Large-cap transactions (those above $100 million) were at their highest in energy, oil & gas, and logistics sectors. Nonetheless, healthcare remained as the top sector in terms of attracting investment, with around $810 million worth of investments made. On the other hand, the IT sector saw the most investments with 62 transactions taking place.
Improving Exits Strengthening Investor Confidence
Investors can also feel confident over the region, as investment exits have provided increasing returns. According to LAVCA, first half exits in 2015 generated $1.74 billion in proceeds, which is about 8% rise from the levels last year during the same period. IPO filings have also recovered in the region.
Most investment exited through strategic sales, with secondary market offerings and sales to financial buyers following closely behind. LAVCA’s president & executive director, Cate Ambrose, said in the official press release, “Concerns over the slowdown in growth or the need for ongoing structural reforms appear to be outweighed by the opportunity to invest dollars in funds that will make investments in heavily depreciated local currencies”.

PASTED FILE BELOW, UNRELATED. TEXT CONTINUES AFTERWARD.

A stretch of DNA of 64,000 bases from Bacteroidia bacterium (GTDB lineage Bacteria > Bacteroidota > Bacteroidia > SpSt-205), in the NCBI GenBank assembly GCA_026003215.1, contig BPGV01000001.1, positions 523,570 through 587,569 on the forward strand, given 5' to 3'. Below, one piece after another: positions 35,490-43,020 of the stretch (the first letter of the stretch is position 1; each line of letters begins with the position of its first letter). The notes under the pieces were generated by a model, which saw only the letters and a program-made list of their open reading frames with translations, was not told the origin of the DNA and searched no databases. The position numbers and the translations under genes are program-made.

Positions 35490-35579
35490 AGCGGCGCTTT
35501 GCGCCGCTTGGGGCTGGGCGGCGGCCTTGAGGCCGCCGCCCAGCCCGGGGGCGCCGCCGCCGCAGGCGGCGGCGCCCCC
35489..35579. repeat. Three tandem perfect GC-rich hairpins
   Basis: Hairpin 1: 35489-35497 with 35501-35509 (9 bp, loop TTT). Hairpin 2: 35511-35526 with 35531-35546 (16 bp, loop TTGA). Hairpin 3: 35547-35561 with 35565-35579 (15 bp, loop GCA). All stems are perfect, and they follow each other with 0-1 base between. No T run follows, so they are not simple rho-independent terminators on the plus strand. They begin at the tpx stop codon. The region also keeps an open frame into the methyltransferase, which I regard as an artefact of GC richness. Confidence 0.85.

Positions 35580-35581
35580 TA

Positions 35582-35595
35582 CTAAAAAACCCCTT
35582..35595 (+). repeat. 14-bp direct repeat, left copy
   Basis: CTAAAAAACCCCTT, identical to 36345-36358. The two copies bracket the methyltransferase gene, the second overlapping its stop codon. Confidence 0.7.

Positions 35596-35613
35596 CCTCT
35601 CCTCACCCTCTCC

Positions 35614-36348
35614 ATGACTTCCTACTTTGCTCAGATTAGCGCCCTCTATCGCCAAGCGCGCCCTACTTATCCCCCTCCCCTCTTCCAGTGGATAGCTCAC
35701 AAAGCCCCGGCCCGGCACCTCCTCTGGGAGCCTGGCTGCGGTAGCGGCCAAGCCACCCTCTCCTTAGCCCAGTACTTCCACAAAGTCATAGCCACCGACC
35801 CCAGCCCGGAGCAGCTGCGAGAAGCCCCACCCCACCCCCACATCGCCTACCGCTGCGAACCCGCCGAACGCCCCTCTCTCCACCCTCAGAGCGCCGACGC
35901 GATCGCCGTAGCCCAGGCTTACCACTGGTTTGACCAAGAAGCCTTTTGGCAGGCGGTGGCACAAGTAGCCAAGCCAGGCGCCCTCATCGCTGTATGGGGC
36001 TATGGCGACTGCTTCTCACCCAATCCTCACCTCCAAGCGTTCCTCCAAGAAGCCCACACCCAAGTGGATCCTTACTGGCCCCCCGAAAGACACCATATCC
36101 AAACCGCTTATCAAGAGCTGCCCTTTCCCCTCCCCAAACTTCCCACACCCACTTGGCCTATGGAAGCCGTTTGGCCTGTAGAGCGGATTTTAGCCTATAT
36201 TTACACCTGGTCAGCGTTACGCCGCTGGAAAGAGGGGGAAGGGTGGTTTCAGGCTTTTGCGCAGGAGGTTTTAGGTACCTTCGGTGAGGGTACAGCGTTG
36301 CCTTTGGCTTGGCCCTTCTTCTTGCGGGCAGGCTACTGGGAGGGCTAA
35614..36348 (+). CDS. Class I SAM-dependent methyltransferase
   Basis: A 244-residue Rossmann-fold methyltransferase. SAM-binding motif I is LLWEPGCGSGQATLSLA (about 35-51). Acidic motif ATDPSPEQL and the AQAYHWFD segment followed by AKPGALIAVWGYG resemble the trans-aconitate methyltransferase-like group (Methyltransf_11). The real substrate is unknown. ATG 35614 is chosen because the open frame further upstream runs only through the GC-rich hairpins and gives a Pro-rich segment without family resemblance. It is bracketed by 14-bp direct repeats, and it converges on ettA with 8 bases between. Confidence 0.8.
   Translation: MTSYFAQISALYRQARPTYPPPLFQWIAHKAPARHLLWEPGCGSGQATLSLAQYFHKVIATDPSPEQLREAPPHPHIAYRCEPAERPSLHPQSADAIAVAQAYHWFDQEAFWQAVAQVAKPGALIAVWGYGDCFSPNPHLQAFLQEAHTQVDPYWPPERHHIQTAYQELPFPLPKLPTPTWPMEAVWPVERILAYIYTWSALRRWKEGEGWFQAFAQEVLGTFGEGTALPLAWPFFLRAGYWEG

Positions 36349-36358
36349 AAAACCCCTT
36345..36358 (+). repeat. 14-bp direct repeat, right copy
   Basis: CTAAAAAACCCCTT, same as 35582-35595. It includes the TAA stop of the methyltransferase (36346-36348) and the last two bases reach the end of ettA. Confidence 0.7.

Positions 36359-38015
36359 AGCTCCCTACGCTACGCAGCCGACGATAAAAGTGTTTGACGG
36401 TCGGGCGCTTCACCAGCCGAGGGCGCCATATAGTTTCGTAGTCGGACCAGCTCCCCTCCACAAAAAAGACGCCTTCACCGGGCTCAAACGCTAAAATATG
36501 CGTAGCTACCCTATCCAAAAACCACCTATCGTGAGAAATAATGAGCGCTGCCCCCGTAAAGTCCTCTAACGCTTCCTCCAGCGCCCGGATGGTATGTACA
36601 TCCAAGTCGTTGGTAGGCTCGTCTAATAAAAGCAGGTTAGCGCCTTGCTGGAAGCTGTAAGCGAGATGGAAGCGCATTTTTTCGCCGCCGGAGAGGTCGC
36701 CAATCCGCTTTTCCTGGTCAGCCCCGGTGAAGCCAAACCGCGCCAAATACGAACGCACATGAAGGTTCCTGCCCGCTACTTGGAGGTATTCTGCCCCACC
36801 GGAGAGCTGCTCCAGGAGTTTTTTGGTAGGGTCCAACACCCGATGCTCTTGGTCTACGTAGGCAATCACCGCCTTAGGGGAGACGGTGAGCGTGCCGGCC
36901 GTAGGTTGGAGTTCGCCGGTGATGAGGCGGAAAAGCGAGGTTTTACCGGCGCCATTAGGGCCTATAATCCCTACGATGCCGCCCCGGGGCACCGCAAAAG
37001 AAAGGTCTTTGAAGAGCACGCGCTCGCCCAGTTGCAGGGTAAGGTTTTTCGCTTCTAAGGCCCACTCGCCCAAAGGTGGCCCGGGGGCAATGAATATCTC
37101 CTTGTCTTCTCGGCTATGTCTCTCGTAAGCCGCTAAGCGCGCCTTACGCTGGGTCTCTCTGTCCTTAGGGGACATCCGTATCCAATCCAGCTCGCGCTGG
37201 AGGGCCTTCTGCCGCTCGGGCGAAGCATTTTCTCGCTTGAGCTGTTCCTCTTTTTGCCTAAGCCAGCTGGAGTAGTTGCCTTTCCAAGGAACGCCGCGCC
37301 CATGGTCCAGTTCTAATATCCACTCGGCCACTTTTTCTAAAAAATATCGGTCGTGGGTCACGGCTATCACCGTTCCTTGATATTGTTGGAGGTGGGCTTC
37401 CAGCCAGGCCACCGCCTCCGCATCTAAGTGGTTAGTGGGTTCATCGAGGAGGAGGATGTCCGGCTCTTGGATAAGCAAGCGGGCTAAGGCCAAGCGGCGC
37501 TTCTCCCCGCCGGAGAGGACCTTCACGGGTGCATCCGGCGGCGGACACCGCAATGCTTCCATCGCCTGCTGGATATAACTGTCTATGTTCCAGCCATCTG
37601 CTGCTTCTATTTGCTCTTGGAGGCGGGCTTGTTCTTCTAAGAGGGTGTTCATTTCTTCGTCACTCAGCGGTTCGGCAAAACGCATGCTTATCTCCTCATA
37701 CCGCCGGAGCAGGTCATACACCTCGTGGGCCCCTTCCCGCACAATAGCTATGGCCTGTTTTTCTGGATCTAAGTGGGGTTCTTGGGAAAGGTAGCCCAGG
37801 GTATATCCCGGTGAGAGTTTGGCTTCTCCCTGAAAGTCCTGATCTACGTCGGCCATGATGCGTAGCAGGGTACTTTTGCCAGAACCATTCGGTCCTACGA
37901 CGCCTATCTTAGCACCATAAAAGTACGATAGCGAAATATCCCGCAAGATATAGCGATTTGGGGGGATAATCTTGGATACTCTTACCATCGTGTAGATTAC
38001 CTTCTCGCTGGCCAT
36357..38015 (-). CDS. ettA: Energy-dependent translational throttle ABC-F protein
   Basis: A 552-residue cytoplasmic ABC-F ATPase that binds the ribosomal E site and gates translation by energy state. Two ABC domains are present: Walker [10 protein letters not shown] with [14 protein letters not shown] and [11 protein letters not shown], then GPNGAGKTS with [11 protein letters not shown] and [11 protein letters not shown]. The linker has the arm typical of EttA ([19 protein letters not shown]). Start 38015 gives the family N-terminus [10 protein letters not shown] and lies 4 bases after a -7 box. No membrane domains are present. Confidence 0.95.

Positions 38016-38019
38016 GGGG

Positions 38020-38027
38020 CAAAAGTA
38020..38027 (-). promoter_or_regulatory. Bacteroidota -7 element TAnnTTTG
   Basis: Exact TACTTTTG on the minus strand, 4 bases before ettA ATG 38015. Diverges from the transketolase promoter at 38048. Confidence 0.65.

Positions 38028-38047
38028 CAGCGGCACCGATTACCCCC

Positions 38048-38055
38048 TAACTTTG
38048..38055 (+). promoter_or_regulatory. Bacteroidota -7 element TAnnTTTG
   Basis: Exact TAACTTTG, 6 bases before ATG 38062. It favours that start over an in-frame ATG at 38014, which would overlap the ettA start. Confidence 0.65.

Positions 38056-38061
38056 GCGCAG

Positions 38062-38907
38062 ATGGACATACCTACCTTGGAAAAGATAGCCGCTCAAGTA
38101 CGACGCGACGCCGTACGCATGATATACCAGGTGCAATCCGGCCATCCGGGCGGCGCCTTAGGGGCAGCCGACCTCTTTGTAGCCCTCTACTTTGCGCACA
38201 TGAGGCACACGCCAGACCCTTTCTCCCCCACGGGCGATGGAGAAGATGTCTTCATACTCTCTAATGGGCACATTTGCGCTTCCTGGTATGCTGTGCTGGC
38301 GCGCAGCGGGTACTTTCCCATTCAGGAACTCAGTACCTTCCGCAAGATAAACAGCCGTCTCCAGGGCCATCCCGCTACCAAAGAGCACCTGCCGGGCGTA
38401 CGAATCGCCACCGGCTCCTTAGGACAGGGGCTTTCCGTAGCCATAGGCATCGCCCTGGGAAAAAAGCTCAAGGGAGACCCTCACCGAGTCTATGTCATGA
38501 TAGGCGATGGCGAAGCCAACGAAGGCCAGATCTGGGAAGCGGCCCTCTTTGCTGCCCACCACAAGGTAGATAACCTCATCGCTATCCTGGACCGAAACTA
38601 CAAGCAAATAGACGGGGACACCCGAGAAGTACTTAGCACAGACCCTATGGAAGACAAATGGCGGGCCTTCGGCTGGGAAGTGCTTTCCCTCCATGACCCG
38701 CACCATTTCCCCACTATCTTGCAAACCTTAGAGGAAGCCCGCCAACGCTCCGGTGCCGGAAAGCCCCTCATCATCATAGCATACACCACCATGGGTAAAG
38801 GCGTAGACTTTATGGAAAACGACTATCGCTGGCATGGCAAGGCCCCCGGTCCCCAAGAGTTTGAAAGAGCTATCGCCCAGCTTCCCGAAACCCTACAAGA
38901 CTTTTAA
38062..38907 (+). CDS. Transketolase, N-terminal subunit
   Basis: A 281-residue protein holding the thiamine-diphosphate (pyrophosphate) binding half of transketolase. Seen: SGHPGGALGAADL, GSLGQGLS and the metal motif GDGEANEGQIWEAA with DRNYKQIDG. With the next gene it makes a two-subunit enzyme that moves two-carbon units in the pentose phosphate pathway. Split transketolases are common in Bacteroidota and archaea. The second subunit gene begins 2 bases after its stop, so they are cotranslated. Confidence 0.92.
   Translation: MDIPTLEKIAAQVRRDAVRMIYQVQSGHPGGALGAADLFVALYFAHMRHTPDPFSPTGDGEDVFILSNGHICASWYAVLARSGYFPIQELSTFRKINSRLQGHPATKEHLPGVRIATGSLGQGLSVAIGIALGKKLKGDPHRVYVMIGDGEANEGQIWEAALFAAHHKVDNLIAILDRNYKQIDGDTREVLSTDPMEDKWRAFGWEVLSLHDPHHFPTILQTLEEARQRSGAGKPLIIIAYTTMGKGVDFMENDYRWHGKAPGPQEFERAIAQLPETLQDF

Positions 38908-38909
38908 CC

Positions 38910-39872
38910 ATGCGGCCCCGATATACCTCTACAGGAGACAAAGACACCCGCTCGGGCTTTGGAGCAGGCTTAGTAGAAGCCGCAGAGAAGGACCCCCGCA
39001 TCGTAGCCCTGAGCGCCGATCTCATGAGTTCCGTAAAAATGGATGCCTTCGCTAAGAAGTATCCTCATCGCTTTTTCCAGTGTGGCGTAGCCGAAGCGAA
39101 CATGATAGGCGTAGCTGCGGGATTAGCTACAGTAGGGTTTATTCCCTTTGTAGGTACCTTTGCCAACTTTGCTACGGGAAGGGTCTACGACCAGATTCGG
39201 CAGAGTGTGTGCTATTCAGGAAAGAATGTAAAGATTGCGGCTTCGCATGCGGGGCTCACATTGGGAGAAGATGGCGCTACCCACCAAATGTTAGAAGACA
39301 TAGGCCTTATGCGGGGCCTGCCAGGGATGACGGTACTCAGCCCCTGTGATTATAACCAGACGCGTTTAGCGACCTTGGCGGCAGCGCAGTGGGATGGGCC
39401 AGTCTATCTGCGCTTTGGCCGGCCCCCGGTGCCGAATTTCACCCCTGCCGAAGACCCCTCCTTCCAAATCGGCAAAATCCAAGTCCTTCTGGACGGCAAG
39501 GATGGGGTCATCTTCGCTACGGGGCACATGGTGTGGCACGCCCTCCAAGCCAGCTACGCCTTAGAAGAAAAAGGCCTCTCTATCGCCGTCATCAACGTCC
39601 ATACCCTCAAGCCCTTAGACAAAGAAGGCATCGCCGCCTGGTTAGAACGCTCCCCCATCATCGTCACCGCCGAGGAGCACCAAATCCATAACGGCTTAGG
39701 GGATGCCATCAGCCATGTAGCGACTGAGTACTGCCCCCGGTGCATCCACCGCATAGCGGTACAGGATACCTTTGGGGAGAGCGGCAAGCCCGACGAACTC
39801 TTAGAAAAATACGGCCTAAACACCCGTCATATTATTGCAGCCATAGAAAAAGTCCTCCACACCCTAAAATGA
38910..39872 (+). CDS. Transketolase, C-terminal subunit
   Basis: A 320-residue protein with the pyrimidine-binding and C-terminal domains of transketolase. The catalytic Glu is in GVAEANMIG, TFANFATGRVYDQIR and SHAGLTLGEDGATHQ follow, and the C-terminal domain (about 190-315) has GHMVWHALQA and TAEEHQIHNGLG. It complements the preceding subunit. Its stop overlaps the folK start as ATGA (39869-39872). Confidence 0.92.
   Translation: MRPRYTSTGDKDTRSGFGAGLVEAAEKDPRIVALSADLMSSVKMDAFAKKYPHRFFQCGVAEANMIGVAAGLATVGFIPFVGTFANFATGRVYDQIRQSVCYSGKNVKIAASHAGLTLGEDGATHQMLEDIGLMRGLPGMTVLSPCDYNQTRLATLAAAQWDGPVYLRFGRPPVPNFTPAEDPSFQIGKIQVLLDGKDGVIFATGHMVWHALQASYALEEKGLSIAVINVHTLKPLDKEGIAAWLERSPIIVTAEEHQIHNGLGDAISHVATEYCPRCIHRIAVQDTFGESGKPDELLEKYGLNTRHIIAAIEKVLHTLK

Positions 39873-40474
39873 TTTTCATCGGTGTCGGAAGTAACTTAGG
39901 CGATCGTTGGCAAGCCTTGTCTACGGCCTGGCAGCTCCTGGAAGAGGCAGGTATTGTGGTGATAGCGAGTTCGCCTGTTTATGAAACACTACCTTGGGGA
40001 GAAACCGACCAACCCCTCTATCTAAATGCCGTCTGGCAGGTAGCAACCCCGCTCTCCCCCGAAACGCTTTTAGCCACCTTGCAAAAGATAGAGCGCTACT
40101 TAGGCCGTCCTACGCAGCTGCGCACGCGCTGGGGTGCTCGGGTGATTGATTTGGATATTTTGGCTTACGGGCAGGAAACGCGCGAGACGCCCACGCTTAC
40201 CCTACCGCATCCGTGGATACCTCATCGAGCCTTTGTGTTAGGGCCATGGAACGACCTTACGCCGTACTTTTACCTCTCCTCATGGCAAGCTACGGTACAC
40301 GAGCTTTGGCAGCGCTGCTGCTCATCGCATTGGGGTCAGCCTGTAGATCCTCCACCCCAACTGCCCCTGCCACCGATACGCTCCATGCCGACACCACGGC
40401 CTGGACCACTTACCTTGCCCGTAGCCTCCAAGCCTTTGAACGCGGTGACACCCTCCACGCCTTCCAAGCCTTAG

Improvement in exit levels would be especially important for the region. Exits rebounded last year in terms of exits and proceeds from the low levels in 2013. Overall, 60 partial or full exits took place in the region last year, providing proceeds of $4.64 billion. It remains to be seen how well funds can perform, in terms of exits, during the latter half of the year.
Brazil Is Among the Leaders in the Region
Interestingly, Brazil has seen the most interest in terms of investment activity, despite the country suffering from deep economic problems. According to LAVCA’s findings, Brazil witnessed 69 transactions, amounting to a total $2.28 billion.
Furthermore, fundraising activity in the region is dominated by Brazil, despite its economic troubles. The first half of 2015 has seen the two largest Latin America-focused funds being raised by Brazilian private equity firms. The industry has so far been dominated by Gávea Investimentos, which has raised around $4.90 billion in the last ten years, according to Preqin.